Children’s access to high grades at GCSE is determined by our examination system, which assigns grade limits in some subjects. Known as tiering, this means that some 16-year-olds sit a foundation GCSE exam paper in which the top possible grade is a C, while others sit a higher paper where a grade A* is possible.
There has been much debate about whether tiering should be removed altogether, something that the former secretary of state for education, Michael Gove, advocated because of its promotion of a culture of low expectations. How Gove’s views on tiering tally with his short-lived policy to reintroduce O-level and CSE-style papers, sat by different ability students, is a mystery. The deputy prime minister, Nick Clegg, strongly opposed those more extreme policies.
The outcome so far is a more moderate change to tiered exams instead. I applaud the removal of tiering in GCSE English literature, English language and geography as part of the examination regulator, Ofqual’s, exam reforms. But tiering for maths and science exams remains. And Ofqual has yet to announce their policy for tiering in French, German and Spanish GCSEs, although they have consulted on keeping it in those subjects too.
Aims of tiering blurred by reality
Tiering was introduced when GCSEs replaced O-levels and CSE exams in 1988. GCSEs were brought in to create a single examination system for all, yet when it came down to it, reformers baulked at a single exam for all students in every subject.
Tiered exam papers were intended to address the problem of educating the masses, so that lower ability children would not have the soul-destroying experience of sitting an examination where they could only answer a few questions, then be left looking out of the window until they were allowed to leave the exam hall.
But in practice, examiners set exams that were too similar across the tiers, so the benefits of sitting the foundation exams never really materialised. Examiners could not bring themselves to set papers that were easy enough for the lower ability students. We can see this from the fact that the marks needed to get, for example a grade C, are not very different in foundation and higher tier exams.
In GCSE English exams, the foundation tier was sometimes slightly harder at grade C because examiners used more words to explain the instructions, which increased the reading demands of the question paper. But in subjects like English literature or history, the same questions can be set for all ability groups and students can be distinguished by how well they respond. To remove tiering from these subjects is a no-brainer.
Teachers favour tiering in some subjects
In other subjects, such as maths and science, the best students are distinguished by being able to tackle the most difficult set questions. Here, the need for tiered exams could be seen as more understandable. The majority of maths and science teachers surveyed in an unpublished 2001 study I worked on for the Joint Council for General Qualifications, preferred to keep tiering.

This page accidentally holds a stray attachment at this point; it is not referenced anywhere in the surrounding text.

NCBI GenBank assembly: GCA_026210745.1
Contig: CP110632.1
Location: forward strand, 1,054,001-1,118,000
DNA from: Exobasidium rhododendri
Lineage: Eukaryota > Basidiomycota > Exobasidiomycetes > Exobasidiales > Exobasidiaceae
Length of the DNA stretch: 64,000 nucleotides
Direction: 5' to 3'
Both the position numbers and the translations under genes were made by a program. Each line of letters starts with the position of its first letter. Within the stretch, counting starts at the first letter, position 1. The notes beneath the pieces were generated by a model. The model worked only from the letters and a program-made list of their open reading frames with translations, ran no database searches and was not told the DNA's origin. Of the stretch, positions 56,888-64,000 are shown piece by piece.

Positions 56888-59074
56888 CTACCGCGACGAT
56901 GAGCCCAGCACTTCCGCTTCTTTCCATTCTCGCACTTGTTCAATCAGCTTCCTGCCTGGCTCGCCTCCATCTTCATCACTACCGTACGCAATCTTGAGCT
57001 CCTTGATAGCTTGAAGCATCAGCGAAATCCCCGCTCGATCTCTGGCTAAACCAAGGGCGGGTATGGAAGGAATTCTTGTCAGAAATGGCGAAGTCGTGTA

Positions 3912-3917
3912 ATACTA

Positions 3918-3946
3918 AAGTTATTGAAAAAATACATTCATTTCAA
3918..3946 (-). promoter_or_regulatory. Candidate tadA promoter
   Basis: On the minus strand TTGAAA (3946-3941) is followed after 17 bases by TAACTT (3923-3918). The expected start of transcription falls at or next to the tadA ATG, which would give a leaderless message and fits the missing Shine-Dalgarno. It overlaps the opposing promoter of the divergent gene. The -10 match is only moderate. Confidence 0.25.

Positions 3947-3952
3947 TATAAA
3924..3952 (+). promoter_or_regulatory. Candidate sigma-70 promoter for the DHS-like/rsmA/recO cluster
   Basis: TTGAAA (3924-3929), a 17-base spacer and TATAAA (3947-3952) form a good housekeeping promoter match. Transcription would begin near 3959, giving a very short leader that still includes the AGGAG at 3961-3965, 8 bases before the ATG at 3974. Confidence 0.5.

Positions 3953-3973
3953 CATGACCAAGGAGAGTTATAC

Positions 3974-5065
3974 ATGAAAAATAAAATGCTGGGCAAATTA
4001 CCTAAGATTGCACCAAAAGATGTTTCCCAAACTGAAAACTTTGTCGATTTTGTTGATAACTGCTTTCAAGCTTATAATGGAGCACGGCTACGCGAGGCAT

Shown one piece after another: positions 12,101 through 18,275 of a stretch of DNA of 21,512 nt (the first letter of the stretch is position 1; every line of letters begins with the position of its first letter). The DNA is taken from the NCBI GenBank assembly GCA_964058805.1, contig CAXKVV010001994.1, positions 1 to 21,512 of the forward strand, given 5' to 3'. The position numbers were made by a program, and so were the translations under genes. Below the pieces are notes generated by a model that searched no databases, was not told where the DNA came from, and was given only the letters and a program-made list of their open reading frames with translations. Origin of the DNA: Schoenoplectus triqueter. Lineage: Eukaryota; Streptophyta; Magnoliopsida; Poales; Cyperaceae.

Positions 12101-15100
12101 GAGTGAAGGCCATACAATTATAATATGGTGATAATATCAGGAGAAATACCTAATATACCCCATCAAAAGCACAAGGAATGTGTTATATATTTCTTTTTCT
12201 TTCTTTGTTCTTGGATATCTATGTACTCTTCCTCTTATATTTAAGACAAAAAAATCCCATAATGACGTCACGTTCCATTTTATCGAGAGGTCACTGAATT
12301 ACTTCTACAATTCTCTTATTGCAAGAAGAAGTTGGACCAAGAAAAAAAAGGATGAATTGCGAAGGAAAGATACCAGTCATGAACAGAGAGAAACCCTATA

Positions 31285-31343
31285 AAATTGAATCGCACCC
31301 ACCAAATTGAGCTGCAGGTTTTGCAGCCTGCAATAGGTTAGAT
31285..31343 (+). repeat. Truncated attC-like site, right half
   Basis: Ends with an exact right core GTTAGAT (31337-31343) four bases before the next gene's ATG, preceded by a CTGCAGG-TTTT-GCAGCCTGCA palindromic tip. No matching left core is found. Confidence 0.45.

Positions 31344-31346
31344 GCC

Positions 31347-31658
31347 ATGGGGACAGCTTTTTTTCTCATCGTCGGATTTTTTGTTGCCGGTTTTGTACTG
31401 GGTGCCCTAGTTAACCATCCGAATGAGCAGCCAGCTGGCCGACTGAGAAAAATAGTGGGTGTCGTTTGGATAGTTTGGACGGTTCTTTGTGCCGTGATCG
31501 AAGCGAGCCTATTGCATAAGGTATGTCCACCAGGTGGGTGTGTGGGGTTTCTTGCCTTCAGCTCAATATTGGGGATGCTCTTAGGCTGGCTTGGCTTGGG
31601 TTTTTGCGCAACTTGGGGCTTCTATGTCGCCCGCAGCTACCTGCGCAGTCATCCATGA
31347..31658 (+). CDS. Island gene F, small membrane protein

Part of this is because a high proportion of maths and science classes are taught in ability groups. Research has shown that the higher ability groups are typically allocated the best qualified, more enthusiastic teachers who put in more time and effort.
Students primarily get into these high-ability groups by doing well in exams taken earlier, some of which are also tiered. And our 2001 research showed that it was pretty unusual for schools to change a student’s ability group, for logistical reasons. Once you are there, you are stuck. In some subjects, such as maths, some of the material is not taught to foundation tier classes. You might have to go beyond what you were taught in school to move up a class.
We also know from our 2001 work that not many students performed so well on foundation tier exams that they would have been likely to get a higher grade if they had been entered for the higher tier paper. Likewise, not many students walked away from the higher tier exams without a grade who would have got something if they had sat the foundation tier. But of course there are some people every year in each of those situations.
What’s clear is that the combined effects of ability grouping and exam tiering are more insidious than restricting grades on the day of the exam. As you might expect, students say that knowing that they cannot get the highest grades is demotivating.
Teachers are also aware of this. Yet the decisions they make about which paper a student will sit are influenced by more than just academic attainment – such as the usual suspects of attitude, gender, ethnic group and socioeconomic status.
Given that Ofqual has decided that tiering is here to stay in maths and science, for now at least, we really should seek to ensure that foundation exams are designed to be a better experience for the less able. We also need to make sure that students can move more freely move between ability groups in schools. Otherwise, ability grouping and tiering combine in our education system to compound existing social inequalities.